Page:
"Don't tense up, it's not about strength. You have to be fluid; you have to be like water." This quote may sound familiar to a Bruce Lee fan. Indeed, Lee uttered a similar phrase during a 1971 interview while discussing his practice of Jeet Kune Do. However, the credit belongs to Spike Spiegel, the protagonist of Cowboy Bebop and a devout follower of Lee. Not only does Spike practice martial arts, but also the spirit of Lee flows throughout the series.
Jeet Kune Do translates to "Way of the Intercepting Fist." Lee taught his students that the moment of an attack offers an opportunity to intercept and use it to one's advantage. The best defense is a strong offense and to attack while defending. This requires the student to be aware of their surroundings and react instantly in a natural manner when conflict arises. It is a martial art that practices the form of no form. This means that everyone will have their own unique style, defending in a way that feels natural to them. Jeet Kune Do prizes simplicity, directness and above all, freedom of expression.
Similar to Lee's performance in the TV show Longstreet, Spike is approached by a young man wanting to learn his technique. Spike proceeds to teach the concept of interception. He instructs the man, named Roco, to run toward him with a knife. Spike easily dodges the attack and uses Roco's forward motion against him, causing him to topple over. As Spike explains, "You apply excessive force, I control that force through fluid motion. That means relaxing your whole body so it can react instantly without resistance, without thought." Spike’s technique is simple, direct and formless. He is aware of his opponent and reacts to Roco's movements in the moment.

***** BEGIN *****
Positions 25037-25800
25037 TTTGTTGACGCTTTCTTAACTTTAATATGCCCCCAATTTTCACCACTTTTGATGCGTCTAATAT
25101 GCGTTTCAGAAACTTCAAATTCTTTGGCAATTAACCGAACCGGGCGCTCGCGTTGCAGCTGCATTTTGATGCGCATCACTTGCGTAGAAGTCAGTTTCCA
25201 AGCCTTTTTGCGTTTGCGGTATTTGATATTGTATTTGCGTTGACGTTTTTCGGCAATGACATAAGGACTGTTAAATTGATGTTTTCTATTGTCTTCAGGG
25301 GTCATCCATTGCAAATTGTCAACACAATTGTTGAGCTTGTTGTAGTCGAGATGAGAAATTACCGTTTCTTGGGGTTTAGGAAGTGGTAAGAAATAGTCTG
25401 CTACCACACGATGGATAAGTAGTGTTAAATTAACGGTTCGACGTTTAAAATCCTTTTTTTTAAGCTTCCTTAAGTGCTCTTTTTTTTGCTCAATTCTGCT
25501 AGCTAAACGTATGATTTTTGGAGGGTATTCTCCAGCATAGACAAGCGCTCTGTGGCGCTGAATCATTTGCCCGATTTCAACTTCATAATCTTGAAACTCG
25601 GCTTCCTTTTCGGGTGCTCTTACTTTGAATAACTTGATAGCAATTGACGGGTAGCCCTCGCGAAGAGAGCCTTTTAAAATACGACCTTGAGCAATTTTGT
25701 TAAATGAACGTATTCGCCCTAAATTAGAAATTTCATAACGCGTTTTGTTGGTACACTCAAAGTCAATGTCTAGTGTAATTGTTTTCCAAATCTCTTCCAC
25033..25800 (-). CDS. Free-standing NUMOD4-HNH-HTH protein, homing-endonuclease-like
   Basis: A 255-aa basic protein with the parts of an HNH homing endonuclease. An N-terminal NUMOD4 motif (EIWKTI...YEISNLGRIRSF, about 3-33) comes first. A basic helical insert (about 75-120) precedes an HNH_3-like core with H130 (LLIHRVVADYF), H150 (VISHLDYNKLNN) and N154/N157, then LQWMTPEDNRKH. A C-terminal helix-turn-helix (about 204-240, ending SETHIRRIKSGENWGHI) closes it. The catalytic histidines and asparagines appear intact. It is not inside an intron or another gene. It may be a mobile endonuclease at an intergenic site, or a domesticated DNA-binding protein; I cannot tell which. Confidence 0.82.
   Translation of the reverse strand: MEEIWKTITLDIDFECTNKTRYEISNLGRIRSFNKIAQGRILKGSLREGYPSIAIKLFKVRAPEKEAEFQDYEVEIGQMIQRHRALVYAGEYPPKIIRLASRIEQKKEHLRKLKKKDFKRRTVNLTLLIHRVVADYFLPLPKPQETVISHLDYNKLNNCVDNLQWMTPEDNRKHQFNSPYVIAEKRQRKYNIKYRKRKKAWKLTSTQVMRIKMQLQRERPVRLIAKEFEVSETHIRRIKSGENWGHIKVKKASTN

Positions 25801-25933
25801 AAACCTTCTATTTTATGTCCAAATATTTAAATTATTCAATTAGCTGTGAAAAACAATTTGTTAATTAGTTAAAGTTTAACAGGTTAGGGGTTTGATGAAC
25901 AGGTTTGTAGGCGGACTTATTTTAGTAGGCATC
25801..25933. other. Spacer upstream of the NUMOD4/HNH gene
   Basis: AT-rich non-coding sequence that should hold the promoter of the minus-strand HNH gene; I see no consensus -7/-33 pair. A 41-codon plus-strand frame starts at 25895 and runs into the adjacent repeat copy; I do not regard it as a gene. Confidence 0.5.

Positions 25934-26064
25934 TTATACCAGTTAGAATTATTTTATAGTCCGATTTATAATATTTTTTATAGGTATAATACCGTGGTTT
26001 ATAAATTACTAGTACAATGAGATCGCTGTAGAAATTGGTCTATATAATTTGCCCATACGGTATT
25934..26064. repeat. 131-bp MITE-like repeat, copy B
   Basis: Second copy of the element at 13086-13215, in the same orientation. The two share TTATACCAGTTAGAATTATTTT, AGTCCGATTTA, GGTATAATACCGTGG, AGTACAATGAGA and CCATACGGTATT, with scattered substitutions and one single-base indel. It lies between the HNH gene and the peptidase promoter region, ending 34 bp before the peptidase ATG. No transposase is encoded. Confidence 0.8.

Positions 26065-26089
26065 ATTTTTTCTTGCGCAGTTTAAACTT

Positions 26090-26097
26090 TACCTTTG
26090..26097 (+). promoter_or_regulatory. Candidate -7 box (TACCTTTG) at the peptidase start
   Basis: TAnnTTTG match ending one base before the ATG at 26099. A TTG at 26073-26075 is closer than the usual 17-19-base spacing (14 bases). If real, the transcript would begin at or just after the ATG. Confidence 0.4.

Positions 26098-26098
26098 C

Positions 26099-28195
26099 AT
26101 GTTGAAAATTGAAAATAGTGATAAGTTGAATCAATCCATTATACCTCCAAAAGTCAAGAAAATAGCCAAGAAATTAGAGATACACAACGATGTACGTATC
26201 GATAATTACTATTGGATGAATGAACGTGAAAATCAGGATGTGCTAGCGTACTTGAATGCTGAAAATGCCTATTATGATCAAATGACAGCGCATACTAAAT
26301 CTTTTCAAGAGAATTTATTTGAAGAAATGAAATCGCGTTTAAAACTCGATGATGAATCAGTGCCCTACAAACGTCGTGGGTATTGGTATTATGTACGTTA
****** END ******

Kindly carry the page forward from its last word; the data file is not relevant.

This style of martial art pairs well with the jazz of the show. In his book Tao of Jeet Kune Do, Lee wrote, "Jeet Kune Do favors formlessness so that it can assume all forms and since Jeet Kune Do has no style, it can fit in with all styles." Bebop is a type of jazz that favors fast tempos and improvisations in the moment of play. It requires the musician to anticipate where the song will go while allowing them the freedom to take it where they want to go. In other words, it's an art form that values freedom of expression.
In addition to celebrating Lee's philosophy, there are several Easter eggs throughout the show. The episode "Stray Dog Strut" has several. Abdul Hakim, the bounty head, strongly resembles Kareem Abdul-Jabbar, whom Lee battles in his posthumous film The Game of Death. While looking for leads on Hakim, Spike swings by an artillery store. He tries to strike up a conversation with the shop’s clerk, who refuses to talk for free. Noticing a pair of nunchucks, Spike says, "Must be the Way of the Dragon model." Impressed, the clerk then shares the information Spike needs. In the Episode "Real Folk Blues, Part One," as Spike peeks out a window, he sees a billboard promoting a Bruce Lee movie.
The series as a whole plays out organically, following the Bebop crew day by day. It follows a basic formula, then veers off course at a moment's notice. Spike reacts to conflict through instinct and impulse, embodying the formlessness of Jeet Kune Do. Cowboy Bebop honors the legacy of Bruce Lee and takes his philosophy to heart, creating something revolutionary.